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29 March 2013 @ 09:00 am
Usgs assessment: Taranaki Basin Assessment Unit, New Zealand, 2013  
Assessment of Undiscovered Oil and Gas Resources of the Cretaceous-Tertiary Composite Total Petroleum System, Taranaki Basin Assessment Unit, New Zealand

USGS recently completed an assessment of the conventional undiscovered resources of the Cretaceous-Tertiary Composite Total Petroleum System (TPS), Taranaki Basin Assessment Unit (AU), onshore and offshore New Zealand (fig. 1).




The Cretaceous-Tertiary Composite TPS and Taranaki Basin AU include an area of approximately 153,000 square kilometers (km2). The TPS and AU boundaries are coincident and will be referred to as the AU. The offshore portion of the AU makes up approximately 80 percent of the total area. Water depths range from 0 to 1,500 meters. The AU includes Cretaceous and Tertiary rocks in all or part of the Taranaki, Wanganui, and Deep-Water Taranaki Basins (fig. 1).

Situated on the Australian tectonic plate, the AU consists of an onshore and offshore eastern graben complex and an offshore western stable platform. The graben complex and stable platform developed during Jurassic and Late Cretaceous–Paleogene rifting events between Australia and New Zealand that created a rift sag basin and the Tasman Sea. The Late Cretaceous–Paleogene rifting was followed, from 35 to 24 million years ago (Ma), by a relatively continuous period of regional compression and initiation of subduction of the Pacific plate. Collision of the Australian and Pacific plates resulted in the Australian plate overriding the Pacific plate on North Island and the Pacific plate overriding the Australian plate on South Island creating a plate inversion zone between the North and South Islands. The southernmost portion of the AU, between the North and South Islands, is part of the plate inversion zone. Back-arc extension related to subduction started approximately 4 Ma and continues today.

The source rocks include Cretaceous and Paleogene marine and lacustrine shales and mudstones and Cretaceous and possibly Jurassic coals. Oil and gas generation occurred as early as Late Cretaceous in the deep-water part of the AU (Deep-Water Taranaki Basin) (Uruski and Warburton, 2010). Due to a varied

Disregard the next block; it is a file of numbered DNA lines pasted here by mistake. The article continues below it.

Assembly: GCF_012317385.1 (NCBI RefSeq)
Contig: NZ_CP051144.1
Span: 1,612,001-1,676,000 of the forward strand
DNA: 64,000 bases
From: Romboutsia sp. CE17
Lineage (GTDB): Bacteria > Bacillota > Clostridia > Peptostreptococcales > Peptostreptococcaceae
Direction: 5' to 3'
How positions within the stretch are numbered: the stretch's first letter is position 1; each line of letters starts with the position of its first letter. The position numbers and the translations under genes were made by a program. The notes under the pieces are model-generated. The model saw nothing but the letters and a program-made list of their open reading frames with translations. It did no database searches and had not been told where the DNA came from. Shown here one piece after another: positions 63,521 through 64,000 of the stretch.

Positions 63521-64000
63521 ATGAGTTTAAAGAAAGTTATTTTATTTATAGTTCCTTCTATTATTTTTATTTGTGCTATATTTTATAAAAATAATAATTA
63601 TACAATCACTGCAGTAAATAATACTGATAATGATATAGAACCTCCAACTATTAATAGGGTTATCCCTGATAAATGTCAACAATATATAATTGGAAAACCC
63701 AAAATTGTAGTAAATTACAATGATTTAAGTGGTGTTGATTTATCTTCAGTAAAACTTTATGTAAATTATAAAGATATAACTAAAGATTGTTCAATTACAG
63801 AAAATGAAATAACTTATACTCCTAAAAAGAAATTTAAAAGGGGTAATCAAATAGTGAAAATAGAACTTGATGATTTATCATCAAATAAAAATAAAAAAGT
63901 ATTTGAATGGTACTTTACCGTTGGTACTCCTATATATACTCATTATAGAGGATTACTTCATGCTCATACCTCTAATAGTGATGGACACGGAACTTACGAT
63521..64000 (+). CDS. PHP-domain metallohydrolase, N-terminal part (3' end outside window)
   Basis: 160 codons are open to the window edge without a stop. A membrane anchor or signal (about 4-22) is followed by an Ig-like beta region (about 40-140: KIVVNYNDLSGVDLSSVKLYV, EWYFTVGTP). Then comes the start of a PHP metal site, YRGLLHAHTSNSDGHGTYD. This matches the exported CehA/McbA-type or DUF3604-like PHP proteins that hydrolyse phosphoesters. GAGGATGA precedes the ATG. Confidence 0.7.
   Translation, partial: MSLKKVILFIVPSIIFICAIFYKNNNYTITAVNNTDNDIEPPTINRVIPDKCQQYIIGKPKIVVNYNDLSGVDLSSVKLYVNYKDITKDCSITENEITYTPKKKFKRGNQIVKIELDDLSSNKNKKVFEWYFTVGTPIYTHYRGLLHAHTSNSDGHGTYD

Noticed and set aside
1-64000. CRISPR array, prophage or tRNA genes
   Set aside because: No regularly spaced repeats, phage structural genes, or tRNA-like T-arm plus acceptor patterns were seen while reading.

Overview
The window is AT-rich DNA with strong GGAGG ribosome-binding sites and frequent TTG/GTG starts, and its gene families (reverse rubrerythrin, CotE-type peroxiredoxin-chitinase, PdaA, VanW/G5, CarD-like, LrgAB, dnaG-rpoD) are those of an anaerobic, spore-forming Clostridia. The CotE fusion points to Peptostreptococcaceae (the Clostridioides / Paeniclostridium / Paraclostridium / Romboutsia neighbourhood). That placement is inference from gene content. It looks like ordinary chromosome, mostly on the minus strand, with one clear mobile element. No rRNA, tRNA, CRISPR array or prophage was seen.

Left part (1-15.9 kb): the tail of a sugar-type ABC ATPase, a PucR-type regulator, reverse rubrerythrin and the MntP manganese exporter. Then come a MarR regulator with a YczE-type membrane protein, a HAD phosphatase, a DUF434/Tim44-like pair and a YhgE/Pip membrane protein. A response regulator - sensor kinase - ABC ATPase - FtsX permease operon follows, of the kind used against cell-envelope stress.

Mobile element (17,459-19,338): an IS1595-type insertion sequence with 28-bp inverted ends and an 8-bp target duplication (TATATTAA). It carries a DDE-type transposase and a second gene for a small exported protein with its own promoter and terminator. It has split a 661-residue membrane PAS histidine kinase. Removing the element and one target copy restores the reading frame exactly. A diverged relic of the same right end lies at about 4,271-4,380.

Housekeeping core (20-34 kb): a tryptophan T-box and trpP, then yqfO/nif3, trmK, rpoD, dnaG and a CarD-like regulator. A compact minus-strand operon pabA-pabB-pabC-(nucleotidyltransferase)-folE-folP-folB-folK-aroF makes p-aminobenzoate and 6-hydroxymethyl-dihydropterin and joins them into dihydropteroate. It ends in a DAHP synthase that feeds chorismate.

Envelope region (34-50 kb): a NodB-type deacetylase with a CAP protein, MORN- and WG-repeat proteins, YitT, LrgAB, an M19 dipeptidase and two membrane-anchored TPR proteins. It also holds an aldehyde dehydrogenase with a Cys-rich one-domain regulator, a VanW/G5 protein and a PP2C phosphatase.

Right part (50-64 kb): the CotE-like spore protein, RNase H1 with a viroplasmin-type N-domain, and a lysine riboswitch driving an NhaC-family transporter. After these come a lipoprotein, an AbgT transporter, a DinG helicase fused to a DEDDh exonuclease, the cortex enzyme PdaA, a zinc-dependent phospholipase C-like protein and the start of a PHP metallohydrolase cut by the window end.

burial history, generation has continued intermittently in different parts of the AU throughout the Cenozoic and is ongoing today in parts of the AU. The Taranaki Basin is filled with as much as 9 km of sediments. Maximum burial depth occurred during late Miocene in much of the basin. Migration is primarily along fault zones and into adjacent reservoirs.

Cretaceous and Tertiary reservoir rocks and potential reservoir rocks include turbidites, carbonates, alluvial sandstones, and volcaniclastics. Traps are primarily structural. Collisionrelated late Tertiary tectonics created three primary structural trap types—faulted anticlines, overthrusts, and tilted fault blocks (Crown Minerals, 2011). Seals are primarily shales and mudstones. Production is mainly from sandstones of the Eocene Kapuni Group and Oligocene Otaraoa Formation. There are eight discovered oil accumulations and twelve gas accumulations with a grown size (maximum expected volume of production) greater than the 5 million barrels of oil equivalent minimum assessed size (IHS Energy, 2010). Two fields, Kapuni and Maui, presently account for over 80 percent of New Zealand’s gas production and condensate (Crown Minerals, 2011). The Kapuni and Maui fields formed in faulted anticline traps.



USGS estimated mean volumes of 487 million barrels of oil, 9.8 trillion cubic feet of gas, and 408 million barrels of natural gas liquids.
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487 million barrels of oil = 66.4 млн т. нефти
9.8 trillion cubic feet of gas = 274.4 млрд. м3

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BP Statistical Review of World Energy June 2012

Нет своей добычи нефти и газа

2011
Oil: Consumption = 6.9 млн.т
Natural Gas: Consumption = 3.9 млрд. м3

Максимум
Oil: Consumption (2007-2008)= 7.2 млн.т
Natural Gas: Consumption (2001) = 5.9 млрд. м3